Eli Broad is a major player in some of the most aggressive — and controversial- education reform policies in America. Like the Kochs, Broad employs an integrated strategy of influence. For example, he bankrolled the education reform slate in the Los Angeles 2018 school board election. His star beneficiary, charter operator Ref Rodriguez, later resigned from the board and pled guilty to felony election fraud conspiracy. Broad also poured millions into Broad alumnus and charter operator Marshall Tuck’s 2018 unsuccessful campaign for California State Superintendent.
Broad used his money and influence to push the Education Achievement Authority (EAA) to run Detroit’s public schools. He provided significant funding and even summoned Broad alumnus and then Kansas City superintendent, John Covington, to be its first chancellor. Covington had wreaked havoc on Kansas City, firing hundreds of teachers and replacing them with inexperienced Teach for America members, and imposing other disruptive reforms. After his chaotic departure, Kansas City’s school district lost its accreditation. It then abandoned Covington’s reforms to regain its footing.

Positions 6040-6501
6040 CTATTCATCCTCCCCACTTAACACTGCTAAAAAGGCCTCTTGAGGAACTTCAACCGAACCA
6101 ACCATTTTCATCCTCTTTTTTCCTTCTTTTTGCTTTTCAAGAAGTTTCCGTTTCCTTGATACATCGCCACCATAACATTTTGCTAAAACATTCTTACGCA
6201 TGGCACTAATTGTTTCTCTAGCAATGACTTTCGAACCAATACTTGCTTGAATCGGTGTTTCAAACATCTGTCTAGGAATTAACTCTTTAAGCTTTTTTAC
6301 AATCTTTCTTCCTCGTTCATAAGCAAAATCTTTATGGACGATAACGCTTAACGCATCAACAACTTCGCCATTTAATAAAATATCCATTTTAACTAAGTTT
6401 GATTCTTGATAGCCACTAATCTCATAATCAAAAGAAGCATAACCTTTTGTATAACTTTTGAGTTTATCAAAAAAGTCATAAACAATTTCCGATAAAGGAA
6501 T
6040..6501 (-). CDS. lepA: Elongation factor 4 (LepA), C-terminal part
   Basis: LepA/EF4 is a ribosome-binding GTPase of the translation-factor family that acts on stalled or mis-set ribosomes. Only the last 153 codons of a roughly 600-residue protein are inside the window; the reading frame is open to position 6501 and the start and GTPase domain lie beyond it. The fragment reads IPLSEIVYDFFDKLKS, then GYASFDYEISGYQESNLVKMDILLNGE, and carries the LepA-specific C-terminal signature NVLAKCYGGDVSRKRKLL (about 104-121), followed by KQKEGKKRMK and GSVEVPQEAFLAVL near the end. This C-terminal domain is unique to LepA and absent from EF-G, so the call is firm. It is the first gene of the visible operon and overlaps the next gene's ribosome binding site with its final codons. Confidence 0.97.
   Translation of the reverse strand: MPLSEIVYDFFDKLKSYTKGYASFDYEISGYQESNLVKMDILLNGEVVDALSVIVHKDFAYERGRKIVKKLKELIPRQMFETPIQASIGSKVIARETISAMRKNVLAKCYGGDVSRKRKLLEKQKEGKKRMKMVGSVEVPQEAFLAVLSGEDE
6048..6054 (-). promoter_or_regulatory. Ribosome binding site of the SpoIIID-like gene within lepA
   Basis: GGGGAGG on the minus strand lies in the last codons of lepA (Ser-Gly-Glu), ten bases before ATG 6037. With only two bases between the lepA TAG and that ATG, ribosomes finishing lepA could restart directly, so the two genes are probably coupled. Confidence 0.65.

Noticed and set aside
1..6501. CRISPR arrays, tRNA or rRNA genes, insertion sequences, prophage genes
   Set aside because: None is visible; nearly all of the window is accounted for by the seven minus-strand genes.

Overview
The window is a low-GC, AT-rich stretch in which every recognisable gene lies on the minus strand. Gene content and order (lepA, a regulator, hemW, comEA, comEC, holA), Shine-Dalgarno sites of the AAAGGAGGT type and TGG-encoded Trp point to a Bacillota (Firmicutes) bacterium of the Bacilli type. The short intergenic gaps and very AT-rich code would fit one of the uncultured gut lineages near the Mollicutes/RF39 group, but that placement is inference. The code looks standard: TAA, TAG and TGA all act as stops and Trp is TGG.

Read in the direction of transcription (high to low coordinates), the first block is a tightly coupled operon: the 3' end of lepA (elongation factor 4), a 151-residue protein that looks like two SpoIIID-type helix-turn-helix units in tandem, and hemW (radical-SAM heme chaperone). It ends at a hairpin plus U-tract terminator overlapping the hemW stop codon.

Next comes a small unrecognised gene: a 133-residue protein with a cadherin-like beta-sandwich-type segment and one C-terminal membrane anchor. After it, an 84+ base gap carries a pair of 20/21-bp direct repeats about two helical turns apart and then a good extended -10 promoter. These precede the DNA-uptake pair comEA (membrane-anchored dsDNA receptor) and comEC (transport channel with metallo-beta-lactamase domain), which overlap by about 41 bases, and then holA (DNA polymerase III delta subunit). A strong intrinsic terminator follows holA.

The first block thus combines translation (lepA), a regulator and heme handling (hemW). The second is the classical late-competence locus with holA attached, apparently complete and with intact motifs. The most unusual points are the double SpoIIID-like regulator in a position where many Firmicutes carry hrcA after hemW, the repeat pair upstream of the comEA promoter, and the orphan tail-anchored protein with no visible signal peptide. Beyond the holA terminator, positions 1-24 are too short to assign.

Covington left the EAA abruptly after charges of questionable spending, and the Broad Center hired him. The EAA was a devastating failure, plagued by financial mismanagement and abysmal academic failures.
A succession of Broad alumni ran Tennessee’s failed Achievement School District, which was also plagued by financial mismanagement and poor student achievement — worse than in schools under local district control.
Broad alumni were forced out of Seattle and Los Angeles amid financial impropriety, and Barbara Byrd Bennett, a Broad executive coach, is in federal prison after pleading guilty to a bribery scandal in which she engaged while head of Chicago Public Schools.
These scandals reflect poorly on Broad’s emphasis on applying business practices to school districts.
Much like the Koch’s foray into higher education, Broad’s move to SOM seems like an effort to profit from Yale’s name and perhaps sanitize the questionable track record of Broad alumni. Since Yale has no school of education — unlike other universities in New Haven — Broad’s interest is not to bolster any knowledge of how children can learn successfully.
In an effort to discern how much of the Koch playbook Broad is employing at Yale, I asked SOM about Broad’s involvement in the governance, curriculum, programming and hiring at SOM’s new center. After first indicating they would run these questions by SOM’s dean, SOM now fails to respond, despite my request for follow-up. Apparently, SOM’s Broad Center is adopting the Koch’s lack of transparency.